We also compete very well against the smaller community banks given the quality of our loan staff and our robust treasury, FX, swap and product offerings. As I said previously, we have plenty of [power] to do more term real estate lending. Many of our local competitors tend to be overly concentrated in that product type, and that is providing opportunities for our real estate lending staff in both states.

Not much to talk about on asset quality, but I'll touch on it a little bit. Asset quality remains very strong, and we aren't seeing any systemic trends that give us concern. And from my chair, that's the most important thing that there's nothing systemic going on that could cause us problems down the road. I'm not seeing any of that.

Non-performing assets decreased considerably during year, and are very manageable and compare very well to our peers at 23 basis points of total assets and improved slightly from last quarter. I think our peer average is closer to 90 basis points. We feel very good about that.

Classified loan levels remained consistent with prior quarters. We remain very comfortable with our loan-loss reserve levels given our healthy asset quality. Again, both of our markets are pretty stable and healthy.

As I said on every quarterly call last year, we expect our levels of classified loans to move up and down as they always do. But again, I'm not seeing anything in the economy or in our portfolio that would concern us. So I felt pretty good about asset quality.

Just a couple additional comments to Lyne's on fee income. She addressed a lot of that in her comments.

But I feel very good about our sales effort within our wealth management and our insurance businesses. Pipelines are good and we are having very good success at attracting new clients to both businesses. Again, our goal is about 8% annual revenue growth in both businesses.

Within the Bank, we've instituted some of price increases in the latter half of 2016 which should pay off in 2017. And then we're doing -- a lot more focused on collecting loan fees, and we've built some practices within our Bank to make sure we're collecting those fees.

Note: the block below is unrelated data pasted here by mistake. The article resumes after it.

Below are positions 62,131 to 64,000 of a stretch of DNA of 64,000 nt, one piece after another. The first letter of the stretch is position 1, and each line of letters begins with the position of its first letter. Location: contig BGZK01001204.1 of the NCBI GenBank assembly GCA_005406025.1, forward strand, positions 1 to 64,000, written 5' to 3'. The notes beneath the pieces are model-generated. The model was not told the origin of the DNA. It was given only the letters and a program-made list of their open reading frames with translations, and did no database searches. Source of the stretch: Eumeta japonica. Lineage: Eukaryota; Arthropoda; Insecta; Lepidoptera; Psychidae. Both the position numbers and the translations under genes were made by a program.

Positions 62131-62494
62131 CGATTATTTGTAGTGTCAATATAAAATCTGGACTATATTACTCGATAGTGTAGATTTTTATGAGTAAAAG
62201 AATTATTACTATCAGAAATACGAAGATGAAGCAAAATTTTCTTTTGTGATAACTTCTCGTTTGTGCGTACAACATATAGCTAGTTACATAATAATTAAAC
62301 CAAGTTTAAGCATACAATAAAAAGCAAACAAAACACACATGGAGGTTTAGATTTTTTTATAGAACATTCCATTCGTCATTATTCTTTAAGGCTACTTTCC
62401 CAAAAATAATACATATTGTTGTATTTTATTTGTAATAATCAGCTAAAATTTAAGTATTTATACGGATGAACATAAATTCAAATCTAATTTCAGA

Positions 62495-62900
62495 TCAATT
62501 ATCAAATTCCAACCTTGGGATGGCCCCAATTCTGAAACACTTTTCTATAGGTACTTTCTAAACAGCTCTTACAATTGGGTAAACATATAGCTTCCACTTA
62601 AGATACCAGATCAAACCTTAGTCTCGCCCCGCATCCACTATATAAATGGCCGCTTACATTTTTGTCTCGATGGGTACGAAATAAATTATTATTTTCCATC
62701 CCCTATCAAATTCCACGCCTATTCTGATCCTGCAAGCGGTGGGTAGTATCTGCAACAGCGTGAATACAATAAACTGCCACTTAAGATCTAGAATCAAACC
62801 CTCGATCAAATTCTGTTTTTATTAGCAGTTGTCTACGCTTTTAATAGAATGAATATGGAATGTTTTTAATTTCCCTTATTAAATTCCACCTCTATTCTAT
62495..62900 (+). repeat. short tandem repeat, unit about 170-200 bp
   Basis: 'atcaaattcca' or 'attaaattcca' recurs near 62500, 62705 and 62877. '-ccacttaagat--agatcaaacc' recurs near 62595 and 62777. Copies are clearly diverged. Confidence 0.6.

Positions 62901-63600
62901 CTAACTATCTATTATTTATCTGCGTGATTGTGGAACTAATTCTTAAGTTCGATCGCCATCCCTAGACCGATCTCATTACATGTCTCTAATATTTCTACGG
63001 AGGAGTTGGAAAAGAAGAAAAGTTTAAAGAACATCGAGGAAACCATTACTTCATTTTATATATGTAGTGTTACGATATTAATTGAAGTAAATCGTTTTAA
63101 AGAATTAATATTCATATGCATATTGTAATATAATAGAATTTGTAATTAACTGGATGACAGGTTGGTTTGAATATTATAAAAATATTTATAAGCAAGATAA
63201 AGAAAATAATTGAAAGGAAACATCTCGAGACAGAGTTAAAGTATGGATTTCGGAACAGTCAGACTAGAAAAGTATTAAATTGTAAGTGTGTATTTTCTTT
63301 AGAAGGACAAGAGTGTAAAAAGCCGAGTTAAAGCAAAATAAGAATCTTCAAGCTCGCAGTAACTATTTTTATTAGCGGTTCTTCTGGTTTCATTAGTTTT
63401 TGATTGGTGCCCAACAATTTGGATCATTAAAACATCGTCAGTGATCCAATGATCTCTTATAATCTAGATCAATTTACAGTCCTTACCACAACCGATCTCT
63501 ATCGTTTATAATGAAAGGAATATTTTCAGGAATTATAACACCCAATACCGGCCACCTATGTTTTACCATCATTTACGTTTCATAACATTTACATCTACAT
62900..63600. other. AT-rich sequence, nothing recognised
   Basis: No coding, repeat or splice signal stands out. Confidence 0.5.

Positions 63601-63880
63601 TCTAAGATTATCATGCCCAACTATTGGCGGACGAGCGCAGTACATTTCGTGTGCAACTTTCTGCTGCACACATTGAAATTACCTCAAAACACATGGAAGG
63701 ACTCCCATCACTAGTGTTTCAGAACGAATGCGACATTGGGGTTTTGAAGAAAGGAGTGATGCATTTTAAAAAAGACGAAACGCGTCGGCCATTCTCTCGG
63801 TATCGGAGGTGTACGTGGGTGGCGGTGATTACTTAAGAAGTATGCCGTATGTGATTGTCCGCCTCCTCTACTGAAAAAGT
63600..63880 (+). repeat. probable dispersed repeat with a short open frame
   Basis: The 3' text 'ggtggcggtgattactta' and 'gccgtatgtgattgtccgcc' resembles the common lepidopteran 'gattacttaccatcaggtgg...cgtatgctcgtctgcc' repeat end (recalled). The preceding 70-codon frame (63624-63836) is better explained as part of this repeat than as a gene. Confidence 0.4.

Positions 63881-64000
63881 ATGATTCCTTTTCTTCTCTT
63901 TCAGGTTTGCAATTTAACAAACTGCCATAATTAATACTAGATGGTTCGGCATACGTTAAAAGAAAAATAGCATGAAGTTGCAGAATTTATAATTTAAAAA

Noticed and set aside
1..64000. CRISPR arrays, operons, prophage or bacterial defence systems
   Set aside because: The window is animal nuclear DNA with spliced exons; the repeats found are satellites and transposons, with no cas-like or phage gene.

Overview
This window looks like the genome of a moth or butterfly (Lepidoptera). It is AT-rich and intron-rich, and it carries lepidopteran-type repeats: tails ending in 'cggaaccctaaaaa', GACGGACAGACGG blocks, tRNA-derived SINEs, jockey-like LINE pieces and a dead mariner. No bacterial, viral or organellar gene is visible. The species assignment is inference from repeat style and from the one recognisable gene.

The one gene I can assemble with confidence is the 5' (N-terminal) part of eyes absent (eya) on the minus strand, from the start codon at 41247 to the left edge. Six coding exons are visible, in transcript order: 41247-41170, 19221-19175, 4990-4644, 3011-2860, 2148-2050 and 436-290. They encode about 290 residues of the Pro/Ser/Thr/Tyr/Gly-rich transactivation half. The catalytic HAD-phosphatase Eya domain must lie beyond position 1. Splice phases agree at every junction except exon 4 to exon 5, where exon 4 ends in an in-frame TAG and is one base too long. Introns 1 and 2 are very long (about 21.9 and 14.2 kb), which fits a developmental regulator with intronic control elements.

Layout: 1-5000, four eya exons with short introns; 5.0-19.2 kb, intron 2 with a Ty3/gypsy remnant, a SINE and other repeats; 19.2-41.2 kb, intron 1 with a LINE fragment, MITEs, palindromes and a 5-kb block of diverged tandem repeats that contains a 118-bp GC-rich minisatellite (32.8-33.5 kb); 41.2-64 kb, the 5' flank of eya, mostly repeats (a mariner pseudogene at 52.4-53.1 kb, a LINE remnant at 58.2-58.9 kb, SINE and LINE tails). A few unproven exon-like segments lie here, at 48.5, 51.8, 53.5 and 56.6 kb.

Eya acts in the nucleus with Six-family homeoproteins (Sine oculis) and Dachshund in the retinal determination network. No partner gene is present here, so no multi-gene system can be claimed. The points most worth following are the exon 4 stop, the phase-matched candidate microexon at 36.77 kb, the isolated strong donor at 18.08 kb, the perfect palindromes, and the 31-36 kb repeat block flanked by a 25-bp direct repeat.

So I'm feeling pretty good about that as well, back to the 10-8-4 discussion. So, optimistic about 2017 and I'll turn it back over to Steve.

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Steve Bangert, CoBiz Financial Inc - Chairman & CEO [6]

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Okay. With that, I'm just going to open it up for questions.

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Questions and Answers

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Operator [1]

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(Operator Instructions)

Brady [Galley].

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Brady Galley, - Analyst [2]

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So maybe to start with the reserve, we've seen that continually come down each quarter through the course of the year. You're now down to 113 basis points, which is probably still a little above peer levels but not by a ton. How do you think about how the reserve will trend in 2017?

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Lyne Andrich, CoBiz Financial Inc - CFO [3]

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Well that's a difficult question at times to project. A lot of it's going to be a function of obviously classified asset levels which is the biggest driver of what provision needs is for us, and it's been relatively stable.

That said though, it's pretty at some low levels. So at some point, I wouldn't be surprised if we saw some changes in that quality levels.

And then it's also a function of our recoveries, and that's been where it's been probably the most difficult to project and anticipate. Every quarter, and this quarter was no different, we still continue to see recoveries come in from charge-offs through the last cycle. So that's the hard thing to predict.

Now the loan growth we still think, all else being equal, those two things being static, loan growth in itself should generate a provision need next year. But I don't really have a sense for what recoveries may be going forward.